Abstraction completely transformed the conceptual definition of what landscapes can be, as explored by the Scottish artist Euan Heng, who now lives in Australia. His work derives from something seen, heard or remembered through a symbolic language of elegant lines and geometric shapes for recurring motifs such as trees and sea. In Landmark 2020, a scalloped, curved edge frames what may represent a green forest and lake under a blue moon. No sense of spontaneity here; the defined flatness of colour, form and space is purposely designed in this bold abstract composition. 

Euan Heng, 'Landmark', 2020, oil on linen
Euan Heng, ‘Landmark’, 2020, oil on linen

Pascale Rentsch is a Swiss-born artist living in East Lothian, surrounded by countryside and coastline. She sketches and paints en plein-air, working instinctively to respond to the wildness of nature and elements. The viewer is drawn into this environment, as if actually there on the sand dune, with its carpet of green grasses, hawthorn and yellow gorse and whiff of a seasalt breeze. 

My language is paint. I enjoy working outside with my materials, exploring mark-making and connecting with my surroundings, reacting to what I see, feel and hear.‘ – Pascale Rentsch

Here are glorious sketches of flowers, curving bay, calm sea, cloudy skies, bright sunlight with joyfully impressionistic panache. The unpredictability of splashing, crashing waves in Struggle is the Source of Power 1 creates a dynamic ‘Kodak’ moment as ‘snapped’ by Pascale with physical and emotional precision.  

Pascale Rentsch, 'Struggle is the Source of Power 1', mixed media on paper
Pascale Rentsch, ‘Struggle is the Source of Power 1’, mixed media on paper

Adam Bruce Thomson (1885-1996) studied at the ECA, later teaching there for 40 years and throughout his life was a prolific painter of landscapes around Edinburgh, Berwickshire, the Borders, South-West, Highlands and Hebrides. His cool, mannered realism (sharing characteristics with Sir William Gillies and James McIntosh Patrick), portrays the unchanging, timeless tranquility of rural life – farm fields, rolling hills, country roads and meandering rivers. A charming oil painting, Through the Wood (c. 1950) is like a picture from a book of fairy tales, leading the eye along the path towards an avenue of autumnal trees.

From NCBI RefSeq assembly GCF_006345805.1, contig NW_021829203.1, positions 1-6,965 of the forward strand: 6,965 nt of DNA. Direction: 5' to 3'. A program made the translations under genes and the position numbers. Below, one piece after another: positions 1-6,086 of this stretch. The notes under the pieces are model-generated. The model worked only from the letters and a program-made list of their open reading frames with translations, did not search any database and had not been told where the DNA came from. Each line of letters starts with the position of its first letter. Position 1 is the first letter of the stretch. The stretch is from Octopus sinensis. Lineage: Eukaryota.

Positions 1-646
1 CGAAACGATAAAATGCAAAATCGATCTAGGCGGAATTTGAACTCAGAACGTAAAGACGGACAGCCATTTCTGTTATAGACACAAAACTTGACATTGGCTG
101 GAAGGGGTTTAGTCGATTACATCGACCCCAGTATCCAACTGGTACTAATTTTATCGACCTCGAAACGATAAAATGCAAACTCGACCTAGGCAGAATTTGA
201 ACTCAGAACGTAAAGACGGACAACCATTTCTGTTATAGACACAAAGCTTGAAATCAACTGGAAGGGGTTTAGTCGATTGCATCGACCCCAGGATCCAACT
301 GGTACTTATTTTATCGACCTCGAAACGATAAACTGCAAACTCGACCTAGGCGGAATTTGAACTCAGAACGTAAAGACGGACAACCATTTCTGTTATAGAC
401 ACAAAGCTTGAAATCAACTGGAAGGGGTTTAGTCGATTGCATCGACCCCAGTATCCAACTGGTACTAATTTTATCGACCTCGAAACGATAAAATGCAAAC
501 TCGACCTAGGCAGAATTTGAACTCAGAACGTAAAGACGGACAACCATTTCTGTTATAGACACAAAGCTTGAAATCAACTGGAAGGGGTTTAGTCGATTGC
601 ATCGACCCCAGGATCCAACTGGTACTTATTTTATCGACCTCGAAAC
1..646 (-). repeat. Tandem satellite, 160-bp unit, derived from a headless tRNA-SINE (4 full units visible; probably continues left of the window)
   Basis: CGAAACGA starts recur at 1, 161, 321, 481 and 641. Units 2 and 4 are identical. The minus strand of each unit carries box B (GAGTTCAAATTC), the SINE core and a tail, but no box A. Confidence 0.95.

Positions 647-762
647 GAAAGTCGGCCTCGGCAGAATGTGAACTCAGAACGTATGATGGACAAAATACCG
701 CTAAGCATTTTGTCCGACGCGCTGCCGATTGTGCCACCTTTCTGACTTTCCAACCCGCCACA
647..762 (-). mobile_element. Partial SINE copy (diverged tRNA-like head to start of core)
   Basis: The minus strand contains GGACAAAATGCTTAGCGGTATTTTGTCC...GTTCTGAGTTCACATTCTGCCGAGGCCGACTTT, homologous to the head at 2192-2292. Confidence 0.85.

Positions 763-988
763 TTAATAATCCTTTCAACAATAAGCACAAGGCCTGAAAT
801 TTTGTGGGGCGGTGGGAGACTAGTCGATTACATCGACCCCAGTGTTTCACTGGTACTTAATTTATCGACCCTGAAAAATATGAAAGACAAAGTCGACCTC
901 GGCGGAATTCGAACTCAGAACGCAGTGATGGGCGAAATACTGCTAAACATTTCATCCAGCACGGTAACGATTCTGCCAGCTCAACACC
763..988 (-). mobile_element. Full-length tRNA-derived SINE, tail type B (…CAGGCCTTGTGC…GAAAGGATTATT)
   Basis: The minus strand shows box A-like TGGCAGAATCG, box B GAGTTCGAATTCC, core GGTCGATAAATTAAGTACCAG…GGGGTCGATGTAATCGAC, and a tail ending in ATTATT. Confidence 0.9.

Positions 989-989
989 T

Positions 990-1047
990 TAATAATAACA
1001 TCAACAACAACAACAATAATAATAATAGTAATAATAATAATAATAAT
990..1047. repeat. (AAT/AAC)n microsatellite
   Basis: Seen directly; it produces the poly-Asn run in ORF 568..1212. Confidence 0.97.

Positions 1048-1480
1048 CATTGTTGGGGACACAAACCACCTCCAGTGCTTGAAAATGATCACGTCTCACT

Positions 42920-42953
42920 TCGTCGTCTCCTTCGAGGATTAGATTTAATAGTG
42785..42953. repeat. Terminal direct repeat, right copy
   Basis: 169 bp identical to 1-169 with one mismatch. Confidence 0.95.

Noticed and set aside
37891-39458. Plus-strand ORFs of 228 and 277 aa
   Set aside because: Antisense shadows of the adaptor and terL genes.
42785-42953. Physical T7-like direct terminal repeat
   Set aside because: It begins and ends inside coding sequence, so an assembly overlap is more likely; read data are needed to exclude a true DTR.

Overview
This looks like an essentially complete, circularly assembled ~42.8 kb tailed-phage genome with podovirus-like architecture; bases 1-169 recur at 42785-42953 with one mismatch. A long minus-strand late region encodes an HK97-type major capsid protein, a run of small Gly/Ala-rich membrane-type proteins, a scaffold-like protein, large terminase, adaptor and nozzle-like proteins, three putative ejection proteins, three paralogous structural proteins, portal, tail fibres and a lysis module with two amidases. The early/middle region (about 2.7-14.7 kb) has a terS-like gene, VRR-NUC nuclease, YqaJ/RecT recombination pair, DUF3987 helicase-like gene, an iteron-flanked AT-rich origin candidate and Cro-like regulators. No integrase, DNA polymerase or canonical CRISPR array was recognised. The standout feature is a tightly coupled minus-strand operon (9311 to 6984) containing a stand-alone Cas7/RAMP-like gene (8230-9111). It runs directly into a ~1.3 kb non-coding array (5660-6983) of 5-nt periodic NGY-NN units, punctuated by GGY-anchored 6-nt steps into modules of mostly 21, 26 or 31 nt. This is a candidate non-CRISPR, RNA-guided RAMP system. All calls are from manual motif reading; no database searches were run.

Adam Bruce Thomson, 'Through the Wood', oil on board
Adam Bruce Thomson, ‘Through the Wood’, oil on board

A major centrepiece of the show is the sculptures by Andrea Geile, known for her interpretation of nature and ecology through art. Her man-made trees, hand-cut and welded from corten steel, a weatherproof material, are based on intricate shapes and lace-like patterns; akin to paper cut-outs easily snipped with scissors, these are majestic life-size industrial steel structures. 

A collection of 38 sculpted trees and shrubs are displayed around the Gallery and in the pretty garden; here the rusty red-coloured hard materials contrast with the lush green plants and fragile summer flowers. Her organic and architectural forms merge with a natural botanical world to create imaginative landscaped Garden Art with a symbiotic relationship. 

Andrea Geile, 'In the Gloaming' (rear) and other trees, corten steel, industrial steel
Andrea Geile, ‘In the Gloaming’ (rear) and other trees, corten steel, industrial steel
Andrea Geile with her Corten steel garden art
Andrea Geile with her Corten steel garden art

After touring the garden, take a look at the collection of jewellery and ceramics in the ground floor gallery. Jill Fanshawe Kato has designed a collection of stoneware bowls decorated with leaves, hare and bird, complementing the Amongst the Trees theme. Stoneware is a type of ceramic fired at high temperature for non-porous, watertight and durable kitchenware. Kato studied pottery in Japan and regards her work as sitting somewhere between sculpture and painting inspired by nature: ‘Working in clay is a kind of alchemy. I like the unpredictable results of fuel-burning kilns.’ 

Jill Fanshawe Kato, selection of stoneware
Jill Fanshawe Kato, selection of stoneware

With thanks to Vivien Devin for this review.

Share this page

Sign up for Artmag’s free weekly newsletter!

Join us every Friday morning for the latest art news, art openings, exhibitions, live performances, interviews and stories + top UK and international art destinations.